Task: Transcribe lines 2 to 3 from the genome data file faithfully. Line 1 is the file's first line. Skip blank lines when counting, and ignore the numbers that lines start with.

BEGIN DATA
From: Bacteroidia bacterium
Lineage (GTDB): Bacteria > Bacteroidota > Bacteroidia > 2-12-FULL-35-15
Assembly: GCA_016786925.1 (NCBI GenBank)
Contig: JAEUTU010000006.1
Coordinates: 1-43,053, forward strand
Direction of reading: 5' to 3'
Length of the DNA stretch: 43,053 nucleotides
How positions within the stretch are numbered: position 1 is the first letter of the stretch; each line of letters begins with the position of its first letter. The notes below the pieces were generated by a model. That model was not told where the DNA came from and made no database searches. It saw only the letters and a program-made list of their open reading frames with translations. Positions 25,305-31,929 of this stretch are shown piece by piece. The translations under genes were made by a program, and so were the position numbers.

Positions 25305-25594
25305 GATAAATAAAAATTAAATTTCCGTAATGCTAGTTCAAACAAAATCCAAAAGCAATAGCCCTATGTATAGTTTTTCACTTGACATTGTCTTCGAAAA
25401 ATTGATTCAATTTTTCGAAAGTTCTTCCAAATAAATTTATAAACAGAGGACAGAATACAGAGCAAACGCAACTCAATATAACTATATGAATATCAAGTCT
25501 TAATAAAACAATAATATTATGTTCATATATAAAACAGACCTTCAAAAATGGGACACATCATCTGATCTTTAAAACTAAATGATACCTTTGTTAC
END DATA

Lineage (GTDB): Bacteria > Bacteroidota > Bacteroidia > 2-12-FULL-35-15
Assembly: GCA_016786925.1 (NCBI GenBank)